Skip to main content

See also:

To teach we must learn: how U.S. schools can better serve international students

Cultural integration support will be essential to international education in the 21st century
Cultural integration support will be essential to international education in the 21st centuryImage courtesy of Ambro / FreeDigitalPhotos.net

Co-written by Jackson Boyar, Yuvika Diwan, and James Lu Morrissey.

High school is a challenging period in every student’s life; new academic expectations and freedoms are constantly pushing students to venture beyond their traditional comfort zones. Add hormones and our culture’s sensationalization of the high school experience to the mix and you create an environment ripe for social-emotional pressure and academic burnout.

Now, imagine you are a student entering this environment from a different cultural background, equipped with imperfect English and burdened by high parental expectations. Sounds stressful, yes? This situation is that of thousands of international students studying at American high schools today. Drawn by the appeal of America’s greatest brand—its education—these brave international students are attempting to conquer the American high school experience with a major handicap: a very limited understanding of American culture.

A research study on international students published in the International Journal of Asia-Pacific Studies states that “learning has a lot to do with things that are not necessarily easily measured: experiences, cultural and cross-cultural learning, emotions, intuitive feelings, spiritual significance, morality, social skills and stages of learning.” Unfortunately for many international students, these are all things that are far outside of the scope of cram school and the Common Core curriculum. Only the most enterprising independent schools are offering their students specialized cultural integration curricula, and, even then, teachers are forced to condense over a decade of culture into ESL class or orientation seminars. Thus, the same Asia-Pacific Studies article ends with a question – “Are schools fit to adequately address the life-learning and cross-cultural skills necessary in the globalized world?”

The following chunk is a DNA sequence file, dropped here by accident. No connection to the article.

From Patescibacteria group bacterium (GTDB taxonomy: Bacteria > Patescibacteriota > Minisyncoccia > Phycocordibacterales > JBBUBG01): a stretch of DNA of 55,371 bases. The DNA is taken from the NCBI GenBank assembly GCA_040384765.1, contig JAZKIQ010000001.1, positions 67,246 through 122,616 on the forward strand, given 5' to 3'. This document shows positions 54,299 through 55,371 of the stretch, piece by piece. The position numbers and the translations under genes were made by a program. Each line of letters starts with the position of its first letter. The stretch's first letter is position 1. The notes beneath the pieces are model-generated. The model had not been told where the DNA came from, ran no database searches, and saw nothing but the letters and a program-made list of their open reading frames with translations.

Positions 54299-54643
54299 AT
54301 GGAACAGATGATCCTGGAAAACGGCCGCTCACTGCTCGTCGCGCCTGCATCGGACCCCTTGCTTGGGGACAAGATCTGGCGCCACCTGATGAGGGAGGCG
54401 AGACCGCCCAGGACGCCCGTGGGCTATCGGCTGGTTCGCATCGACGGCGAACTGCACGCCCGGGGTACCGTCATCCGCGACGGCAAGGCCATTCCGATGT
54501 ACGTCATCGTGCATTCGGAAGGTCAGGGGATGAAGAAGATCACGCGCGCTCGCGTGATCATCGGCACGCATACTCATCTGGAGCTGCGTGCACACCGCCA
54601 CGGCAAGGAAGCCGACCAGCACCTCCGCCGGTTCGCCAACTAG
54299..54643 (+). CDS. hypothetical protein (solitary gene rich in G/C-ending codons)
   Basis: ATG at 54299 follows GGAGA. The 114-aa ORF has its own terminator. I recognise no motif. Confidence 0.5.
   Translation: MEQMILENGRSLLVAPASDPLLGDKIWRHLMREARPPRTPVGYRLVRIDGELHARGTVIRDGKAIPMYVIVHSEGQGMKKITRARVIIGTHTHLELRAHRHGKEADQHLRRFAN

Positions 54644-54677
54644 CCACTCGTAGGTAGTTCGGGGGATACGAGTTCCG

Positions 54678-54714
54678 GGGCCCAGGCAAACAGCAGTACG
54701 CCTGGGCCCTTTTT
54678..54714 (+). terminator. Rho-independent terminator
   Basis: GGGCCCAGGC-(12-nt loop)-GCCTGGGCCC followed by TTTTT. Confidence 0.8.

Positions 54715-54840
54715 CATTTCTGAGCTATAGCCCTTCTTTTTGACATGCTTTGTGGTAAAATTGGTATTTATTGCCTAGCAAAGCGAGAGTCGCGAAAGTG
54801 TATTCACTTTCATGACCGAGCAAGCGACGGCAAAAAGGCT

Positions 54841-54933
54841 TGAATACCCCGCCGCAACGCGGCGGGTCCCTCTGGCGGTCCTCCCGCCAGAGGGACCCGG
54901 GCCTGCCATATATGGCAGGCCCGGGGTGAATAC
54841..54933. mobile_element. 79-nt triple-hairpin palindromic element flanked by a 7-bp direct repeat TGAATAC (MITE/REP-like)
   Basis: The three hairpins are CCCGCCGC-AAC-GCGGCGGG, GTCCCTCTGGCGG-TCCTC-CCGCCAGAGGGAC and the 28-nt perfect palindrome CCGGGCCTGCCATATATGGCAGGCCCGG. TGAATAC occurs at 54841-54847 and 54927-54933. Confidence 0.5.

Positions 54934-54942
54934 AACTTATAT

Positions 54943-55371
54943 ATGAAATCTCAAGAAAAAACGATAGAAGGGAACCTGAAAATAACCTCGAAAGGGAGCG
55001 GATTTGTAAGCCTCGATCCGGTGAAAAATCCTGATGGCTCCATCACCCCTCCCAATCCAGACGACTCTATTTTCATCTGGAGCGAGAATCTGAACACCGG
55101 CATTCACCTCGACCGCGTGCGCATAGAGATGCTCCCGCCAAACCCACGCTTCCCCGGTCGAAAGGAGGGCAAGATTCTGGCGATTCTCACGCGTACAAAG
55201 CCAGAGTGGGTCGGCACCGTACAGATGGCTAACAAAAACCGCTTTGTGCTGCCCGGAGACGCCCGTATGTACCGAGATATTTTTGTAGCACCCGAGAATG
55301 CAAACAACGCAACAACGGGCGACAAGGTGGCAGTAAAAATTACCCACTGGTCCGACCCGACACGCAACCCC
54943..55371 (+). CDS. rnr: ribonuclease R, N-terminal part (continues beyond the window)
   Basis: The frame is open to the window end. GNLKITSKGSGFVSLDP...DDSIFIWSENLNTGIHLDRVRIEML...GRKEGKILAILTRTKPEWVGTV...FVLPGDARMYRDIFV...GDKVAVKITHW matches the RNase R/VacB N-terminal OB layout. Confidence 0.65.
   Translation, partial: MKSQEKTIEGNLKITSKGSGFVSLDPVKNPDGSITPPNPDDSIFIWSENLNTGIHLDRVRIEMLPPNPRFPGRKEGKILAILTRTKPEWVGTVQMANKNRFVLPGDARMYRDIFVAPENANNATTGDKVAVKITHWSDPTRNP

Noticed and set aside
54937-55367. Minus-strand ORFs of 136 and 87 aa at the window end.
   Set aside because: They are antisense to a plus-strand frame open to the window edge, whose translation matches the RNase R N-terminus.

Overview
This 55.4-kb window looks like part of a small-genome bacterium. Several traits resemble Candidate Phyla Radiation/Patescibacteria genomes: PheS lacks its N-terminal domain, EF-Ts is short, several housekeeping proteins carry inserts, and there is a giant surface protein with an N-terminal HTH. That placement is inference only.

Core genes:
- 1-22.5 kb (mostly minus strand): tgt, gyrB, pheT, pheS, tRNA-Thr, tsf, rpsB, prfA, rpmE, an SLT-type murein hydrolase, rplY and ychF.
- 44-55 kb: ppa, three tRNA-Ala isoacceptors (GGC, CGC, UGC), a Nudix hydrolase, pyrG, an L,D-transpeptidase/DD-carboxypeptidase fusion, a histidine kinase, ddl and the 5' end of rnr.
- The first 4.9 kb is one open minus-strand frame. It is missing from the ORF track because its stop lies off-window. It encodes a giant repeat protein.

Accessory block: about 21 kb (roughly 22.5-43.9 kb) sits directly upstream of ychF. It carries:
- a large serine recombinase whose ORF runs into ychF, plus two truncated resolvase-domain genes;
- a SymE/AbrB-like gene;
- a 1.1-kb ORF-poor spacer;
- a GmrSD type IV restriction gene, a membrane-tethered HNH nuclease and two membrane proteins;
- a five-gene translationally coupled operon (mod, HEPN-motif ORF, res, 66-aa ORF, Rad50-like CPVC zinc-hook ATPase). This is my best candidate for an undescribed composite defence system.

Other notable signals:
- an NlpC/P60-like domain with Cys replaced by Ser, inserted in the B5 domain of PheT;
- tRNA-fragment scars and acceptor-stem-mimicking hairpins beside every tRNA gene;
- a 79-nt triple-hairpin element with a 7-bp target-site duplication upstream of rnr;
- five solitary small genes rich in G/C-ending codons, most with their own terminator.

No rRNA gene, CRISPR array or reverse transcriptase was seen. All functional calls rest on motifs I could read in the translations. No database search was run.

A short response to this question is – not yet. According to an article in Bloomberg News, though the number of Chinese private high school students has risen from 65 in 2005-06 to 6,725 in 2010-11, few schools are helping Chinese students integrate in the classroom. One school of thought might promote this laissez-faire approach, as we might expect international students to naturally integrate by simple virtue of their presence in the American classroom. However, this approach risks a campus dynamic in which international students are left to confront their American experience with little support, ultimately gravitating toward preexisting comfort zones.

Instead, schools must find ways to empower their international students with critical cultural and social context. To accomplish this, high schools need to better understand the teaching and learning pedagogies of their international communities. The reality is that global harmony on campus will require bilateral investment; only after we learn how to provide our international students with essential cultural support will those same students learn to leap the culture gap, and engage their high school community alongside their American counterparts.

Cultural integration and comfort zone creation are never easy, but with the lofty goal of more integrated and globalized high school communities on the table, we must expect nothing less than full proactivity from American schools. As more tools and services become available, our high schools must equip themselves—and their international students—with the skills and context to cultivate multicultural success.

Jackson Boyar and James Lu Morrissey are Co-Founders of Shearwater International, a mentorship and cultural integration support network for international students. Yuvika Diwan is a recent graduate of Carleton College, where she majored in International Relations and Political Science.